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U.S. v. PRETLOW

August 13, 1991

UNITED STATES OF AMERICA
v.
BILAL PRETLOW.



The opinion of the court was delivered by: Harold A. Ackerman, District Judge.

OPINION

Among other counts, Bilal Pretlow ("Pretlow") is charged with engaging in a continuing criminal enterprise during which he is alleged to have intentionally killed or otherwise intentionally caused the killing of two people in violation of 21 U.S.C. § 848(e)(1)(A) (1988). The government has notified Pretlow that it intends to seek the death penalty for these offenses. Today's pre-trial motions focus on two issues related to the possible penalty phase of this case. More specifically, the government has moved to amend its notices of aggravating factors. Such notices set forth the factors which the government will seek to prove as its basis for the imposition of the death penalty. It has also moved for an order directing the New Jersey Superior Court to release Pretlow's juvenile records. Not surprisingly, Pretlow opposes both motions. Having reviewed both parties' briefs as well as listened to their oral arguments, this court now finds that: 1) the government must demonstrate good cause in order to amend the notices of aggravating factors; 2) the government has shown such good cause; 3) only those sections of Pretlow's juvenile record which fall within the scope of 21 U.S.C. § 848(n)(4) (1988) are currently relevant to these proceedings; and 4) under principles of comity and federalism, this court should not order the release of that limited portion of Pretlow's record.

I.  Amending the Notices of Aggravating Factors
A.  Background

On January 18, 1991, the government filed with the court and served Pretlow with two notices of aggravating factors. The first set forth those aggravating factors the government would seek to prove in the event Pretlow was convicted of Count Four of the Indictment which involved the murder of Melanie Baker. The second detailed those factors the government would again seek to prove in the event Pretlow was convicted of Count Five which involved the murder of Mutah Sessoms. Both notices alleged that Pretlow intentionally killed these victims, see 21 U.S.C. § 848(n)(1), that these murders were committed after substantial planning and premeditation, see id. § 848(n)(8), and that Pretlow headed a continuing criminal enterprise involving the distribution of cocaine to people under age 21. See id. § 848(n)(11). In addition, the notice regarding the Baker murder alleged that she was particularly vulnerable due to her youth, see id. § 848(n)(9) while the notice regarding the Sessoms murder alleged that the murder was committed in a especially heinous, cruel, and depraved manner, see id. § 848(n)(12), and was designed to prevent Sessoms from cooperating as a government witness. See id. § 848(h)(1)(B) (permitting the government to rely on non-statutory aggravating factors).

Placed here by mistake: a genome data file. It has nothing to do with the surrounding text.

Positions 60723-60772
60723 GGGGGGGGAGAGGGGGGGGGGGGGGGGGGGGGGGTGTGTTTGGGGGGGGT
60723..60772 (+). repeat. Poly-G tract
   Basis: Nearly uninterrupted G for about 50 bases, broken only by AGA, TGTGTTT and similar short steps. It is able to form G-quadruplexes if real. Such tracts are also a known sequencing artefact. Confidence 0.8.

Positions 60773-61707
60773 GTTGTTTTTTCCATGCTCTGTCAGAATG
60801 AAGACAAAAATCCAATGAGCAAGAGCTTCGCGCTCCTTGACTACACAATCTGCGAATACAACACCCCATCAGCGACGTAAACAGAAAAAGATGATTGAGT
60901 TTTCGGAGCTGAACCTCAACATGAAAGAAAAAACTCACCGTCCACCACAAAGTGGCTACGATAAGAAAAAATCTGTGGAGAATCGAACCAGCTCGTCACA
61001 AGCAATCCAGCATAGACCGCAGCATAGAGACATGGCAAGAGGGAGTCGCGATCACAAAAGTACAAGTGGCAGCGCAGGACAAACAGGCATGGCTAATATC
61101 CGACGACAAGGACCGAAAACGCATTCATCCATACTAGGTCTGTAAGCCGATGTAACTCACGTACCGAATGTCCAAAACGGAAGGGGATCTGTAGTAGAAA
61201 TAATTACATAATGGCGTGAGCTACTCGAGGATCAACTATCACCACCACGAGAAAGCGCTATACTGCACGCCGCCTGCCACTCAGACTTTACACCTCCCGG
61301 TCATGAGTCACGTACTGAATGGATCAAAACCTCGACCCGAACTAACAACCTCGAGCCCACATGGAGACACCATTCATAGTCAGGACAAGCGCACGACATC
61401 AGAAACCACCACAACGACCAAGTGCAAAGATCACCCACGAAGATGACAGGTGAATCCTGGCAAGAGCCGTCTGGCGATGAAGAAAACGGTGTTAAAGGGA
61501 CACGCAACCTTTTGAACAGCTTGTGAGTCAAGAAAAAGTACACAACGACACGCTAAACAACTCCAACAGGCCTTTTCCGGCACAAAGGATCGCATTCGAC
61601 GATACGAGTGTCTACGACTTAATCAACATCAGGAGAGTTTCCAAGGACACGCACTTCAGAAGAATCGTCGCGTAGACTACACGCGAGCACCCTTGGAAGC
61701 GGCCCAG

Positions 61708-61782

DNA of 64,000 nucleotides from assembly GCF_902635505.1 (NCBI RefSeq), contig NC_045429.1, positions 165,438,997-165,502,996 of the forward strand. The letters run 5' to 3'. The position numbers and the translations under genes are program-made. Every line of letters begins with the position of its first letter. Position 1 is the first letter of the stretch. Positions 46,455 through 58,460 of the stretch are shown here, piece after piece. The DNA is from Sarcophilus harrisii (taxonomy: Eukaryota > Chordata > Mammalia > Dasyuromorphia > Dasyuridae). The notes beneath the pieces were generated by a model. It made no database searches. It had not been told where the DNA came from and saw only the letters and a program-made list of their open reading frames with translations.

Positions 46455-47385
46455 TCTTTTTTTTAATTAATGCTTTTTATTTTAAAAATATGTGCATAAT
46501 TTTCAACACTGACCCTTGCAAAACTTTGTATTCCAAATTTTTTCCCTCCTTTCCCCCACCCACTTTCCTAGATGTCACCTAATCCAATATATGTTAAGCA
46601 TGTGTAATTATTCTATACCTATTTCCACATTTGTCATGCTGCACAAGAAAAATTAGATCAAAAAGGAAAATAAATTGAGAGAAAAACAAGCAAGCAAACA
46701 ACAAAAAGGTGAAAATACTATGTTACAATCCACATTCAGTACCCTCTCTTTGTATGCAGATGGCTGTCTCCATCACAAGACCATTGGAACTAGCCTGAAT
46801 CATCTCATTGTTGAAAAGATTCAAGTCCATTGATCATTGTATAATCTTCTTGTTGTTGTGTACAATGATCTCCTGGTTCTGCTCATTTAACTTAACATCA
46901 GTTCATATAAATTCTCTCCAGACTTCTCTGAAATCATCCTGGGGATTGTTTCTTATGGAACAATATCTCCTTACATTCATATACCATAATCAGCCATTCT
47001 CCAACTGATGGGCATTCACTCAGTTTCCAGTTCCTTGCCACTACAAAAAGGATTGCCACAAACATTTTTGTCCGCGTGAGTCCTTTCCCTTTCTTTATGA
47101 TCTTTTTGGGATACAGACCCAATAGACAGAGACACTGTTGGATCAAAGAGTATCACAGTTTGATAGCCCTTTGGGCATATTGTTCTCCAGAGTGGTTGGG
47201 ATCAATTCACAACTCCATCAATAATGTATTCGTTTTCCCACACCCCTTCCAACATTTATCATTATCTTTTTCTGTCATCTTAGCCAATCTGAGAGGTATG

In early June, 1991, the government sent Pretlow two superseding notices of aggravating factors. In addition to those factors I have already recounted, these new notices alleged two more. First, they charged that Pretlow "intentionally engaged in conduct intending that [Baker and Sessoms would] be killed or that lethal force would be employed against [them]" such that they were killed. See id. § 848(n)(1)(C). Second, they alleged that Pretlow previously had been convicted of two or more State or Federal offenses punishable by a term of imprisonment of more than one year, which were committed on different occasions and involved the distribution of controlled substance. See id. § 848(n)(4). The notice regarding the Sessoms murder also added the word "torture" and substituted the word "or" for "and" in the aggravating factor set forth in accordance with section 848(n)(12).

Pretlow responded by notifying the government that he considered the superseding notices to be a legal nullity. The original notices, he claimed, could only be amended by permission of this court upon a showing of good cause. Without conceding that such permission was required, the government moved to formally amend the original notices of aggravating factors as I have outlined above. As part of it motion, the government submitted an affidavit by Assistant United States Attorney Kevin McCarthy which set forth the underlying reasons for the proposed amendments.

His affidavit, however, did not address the government's reasons for the delay in making these changes.

B.  Discussion

In cases like this one where the government intends to seek the death penalty for an offense encompassed within 21 U.S.C. § 848(e), section 848(h) requires that:

  (1) . . . [T]he attorney for the government, [at]
  a reasonable time before trial . . . shall sign
  and file with the court, and serve upon the
  defendant a notice —
  (B) setting forth the aggravating factors
  enumerated in subsection (n) of this section and
  any other aggravating factors which the
  Government will seek to prove as a basis for the
  death penalty.

It further provides that: "The court may permit the attorney for the Government to amend this notice for good cause shown." See id. § 848(h)(2).

Although the government contends that as long as a superseding notice of aggravating factors is filed within a reasonable time before trial, permission of the court is not required, I find this argument to be directly contrary to the clear meaning of the statute. By requiring the government to provide the court and defendant with a notice of aggravating factors within a reasonable time before trial, I find section 848(h)(1) to mean that the government must serve and file its original or first notice of aggravating factors ...


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